Now, McFadden has teamed with acoustic bassist James Whiton and drummer Jeff Anthony to form a trio whose electro-acoustic sound, impressionistic songs and virtuoso antics suggest an obscenely voluptuous hybrid of the Beatles, Jimi Hendrix Experience, Black Sabbath, Cream, Tom Waits, Django Reinhardt and spaghetti western composer Sergio Leone.
Indeed, EMT recalls a now hard-to-imagine time when songwriting involved the realization of some well-conceived personal vision, and when musical mastery and experimentation were the order of the day. In James Whiton, McFadden has found an ideal musical foil. Performing on amplified acoustic double bass, Whiton employs techniques thoroughly unique to the instrument -- percussive slaps, bowed flourishes reminiscent of a string orchestra, and electronic effects like wah, distortion and synth pedals. Taking a similarly ambitious approach, drummer Jeff "The Commander" Anthony reconciles 4/4 rock rhythms with prismatic jazz rudiments and scampering, electronica-inspired beats. At the center of this elegant musical equation is McFadden himself. A guitar hero in an anti-heroic time, the guitarist combines rapid-fire rock improvisations with luxuriant gypsy jazz runs, quicksilver bluegrass fills, romantic neo-classical chords, hardcore R&B rhythms and heartrending mandolin trills.
Given the band's all-things-considered approach, it's not surprising that McFadden finds it difficult to describe the Trio's sound. "It has elements of other things I've done," McFadden says. "It's got the rock energy of past projects like Liar and Angry Babies. It's got the carnivalesque gypsy Latin thing of Eric McFadden Experience and Alien Lovestock. There's a little of the dark Americana vibe. But I think for the most part, it's a rock band."
The EMT saga begins in the mysterious environs of McFadden's native New Mexico, where mother Victoria (an original member of the Fuggs), and stepfather George fueled the guitarist's musical passions. By his teens, the budding guitarist and songwriter was absorbing everything from Bob Dylan, Beethoven and Miles Davis, to the Mahavishnu Orchestra, Hank Williams and the Clash. "I went through this time where I listened to so much music, it was just overwhelming," McFadden recalls.
Unbeknownst to McFadden, James Whiton was also cutting his musical teeth in the Albuquerque area. The son of a concert bassist, Whiton was following in his mother's classically-trained footsteps when he was blindsided by bebop, fusion jazz and Seventies prog-rock. But while jazz and virtuosic rock remain an influence, classical still comprises the foundation of Whiton's disciplined style. "I grew up playing classical exclusively for the first 18 years of my life," the bassist explains, "so it's just ingrained in me to hear the bass fulfilling certain roles harmonically and rhythmically, much as it would in a symphony."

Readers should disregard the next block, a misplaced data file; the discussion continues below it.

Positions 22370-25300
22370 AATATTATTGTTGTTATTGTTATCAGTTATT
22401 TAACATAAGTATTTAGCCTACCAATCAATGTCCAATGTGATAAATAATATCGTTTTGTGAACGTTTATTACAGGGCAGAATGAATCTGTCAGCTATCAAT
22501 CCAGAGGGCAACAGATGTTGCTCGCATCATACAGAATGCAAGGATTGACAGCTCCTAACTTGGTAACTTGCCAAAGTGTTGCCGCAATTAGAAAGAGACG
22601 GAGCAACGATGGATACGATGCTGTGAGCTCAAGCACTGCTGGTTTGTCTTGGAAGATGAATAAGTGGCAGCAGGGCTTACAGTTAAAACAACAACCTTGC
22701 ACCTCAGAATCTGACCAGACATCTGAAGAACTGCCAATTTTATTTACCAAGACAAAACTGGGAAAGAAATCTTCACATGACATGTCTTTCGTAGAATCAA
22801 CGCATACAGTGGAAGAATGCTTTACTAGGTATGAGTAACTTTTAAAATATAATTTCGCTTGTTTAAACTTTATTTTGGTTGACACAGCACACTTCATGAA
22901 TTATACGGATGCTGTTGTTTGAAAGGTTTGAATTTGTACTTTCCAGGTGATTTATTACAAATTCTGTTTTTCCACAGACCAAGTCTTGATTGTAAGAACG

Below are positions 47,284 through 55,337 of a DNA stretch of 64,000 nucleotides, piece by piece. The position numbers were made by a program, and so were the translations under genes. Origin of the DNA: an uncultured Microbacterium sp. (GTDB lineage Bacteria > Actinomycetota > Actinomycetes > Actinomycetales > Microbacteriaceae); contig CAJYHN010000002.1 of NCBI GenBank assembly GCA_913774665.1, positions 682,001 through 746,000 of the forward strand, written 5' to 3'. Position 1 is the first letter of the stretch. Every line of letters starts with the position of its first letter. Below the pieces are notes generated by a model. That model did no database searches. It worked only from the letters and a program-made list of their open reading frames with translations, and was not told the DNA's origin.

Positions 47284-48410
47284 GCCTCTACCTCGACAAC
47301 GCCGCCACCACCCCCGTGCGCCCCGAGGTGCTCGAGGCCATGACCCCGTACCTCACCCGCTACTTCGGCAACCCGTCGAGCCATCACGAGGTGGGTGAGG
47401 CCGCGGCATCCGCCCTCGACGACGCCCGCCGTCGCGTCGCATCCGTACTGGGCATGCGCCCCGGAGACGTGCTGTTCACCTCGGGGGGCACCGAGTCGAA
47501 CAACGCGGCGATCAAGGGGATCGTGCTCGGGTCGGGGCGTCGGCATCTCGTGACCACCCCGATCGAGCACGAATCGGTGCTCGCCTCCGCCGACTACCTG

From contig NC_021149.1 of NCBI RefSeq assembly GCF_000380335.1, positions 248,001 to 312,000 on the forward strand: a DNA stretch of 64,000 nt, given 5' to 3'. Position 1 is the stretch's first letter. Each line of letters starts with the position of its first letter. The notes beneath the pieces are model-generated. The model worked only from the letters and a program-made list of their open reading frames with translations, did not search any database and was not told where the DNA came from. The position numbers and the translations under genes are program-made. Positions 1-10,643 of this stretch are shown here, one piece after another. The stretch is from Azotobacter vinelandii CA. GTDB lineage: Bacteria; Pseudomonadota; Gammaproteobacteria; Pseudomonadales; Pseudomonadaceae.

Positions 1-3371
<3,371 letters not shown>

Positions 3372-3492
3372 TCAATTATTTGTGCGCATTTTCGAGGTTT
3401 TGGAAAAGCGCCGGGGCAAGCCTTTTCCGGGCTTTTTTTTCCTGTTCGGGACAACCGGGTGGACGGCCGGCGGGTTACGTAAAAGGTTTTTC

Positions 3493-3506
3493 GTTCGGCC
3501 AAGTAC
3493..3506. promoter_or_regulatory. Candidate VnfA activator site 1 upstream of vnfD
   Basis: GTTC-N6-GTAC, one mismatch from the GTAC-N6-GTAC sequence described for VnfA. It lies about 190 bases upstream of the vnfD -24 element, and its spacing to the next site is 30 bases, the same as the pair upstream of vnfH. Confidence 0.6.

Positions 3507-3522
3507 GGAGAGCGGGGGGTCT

Hailing from Long Island, NY, drummer Jeff Anthony received a degree in Jazz Performance from the University of Miami in 1999. After brief stints in Portland, OR where worked with a variety of experimental electronica bands, Anthony forged a musical kinship with Jeff Trott (Sheryl Crow, Tears for Fears). Anthony worked on Trott's solo album "Dig Up The Astroturf," then landed a recording session on Sheryl Crow's platinum-selling 2002 album, "C'mon C'mon."
The paths of these three musicians began converging in the early Nineties, when McFadden and Whiton formed a mutual admiration society in New Mexico. Though their budding friendship was cut short after they both moved from the Albuquerque area, the pair reunited in 2001 for some impromptu Portland, OR gigs. When the scheduled drummer bailed at the last minute, Jeff Anthony was hastily recruited as a replacement. EMT was born.
"My initial reaction was, 'oh, this is amazing'," drummer Anthony recalls. "From the start, instincts played a pretty big role in this band, because we hadn't even met before our first gig. But there was this incredible musicianship and great intuitive communication between the musicians. Plus, I was able to express myself without anyone telling me not to, which was a first. It was just ... magical."
Now, as they cultivate their bastard brew of American, European, Pan-African and Latin influences, EMT seems destined to thrive collectively as they have individually -- i.e. on their own exacting terms.
"Everyone in this group passionately, 100 percent loves music," McFadden says. "I don't feel I had a fuckin' choice. This is the life that chose me, and I'm sure James and Jeff would tell you the same. This is our love and our life, and nothing's going to keep us from doing it."
Check out the artist's website:
1. Working For A Dead Man
2. Field Of Bones
3. How Would It Feel?
4. Hey Bulldog
5. Clowns Of The Deep
6. Einstein Wardrobe
7. Pobre Constantina
9. I Feel Too Good To Die
10. What Is They?
11. Diamonds To Coal
12. Devil Moon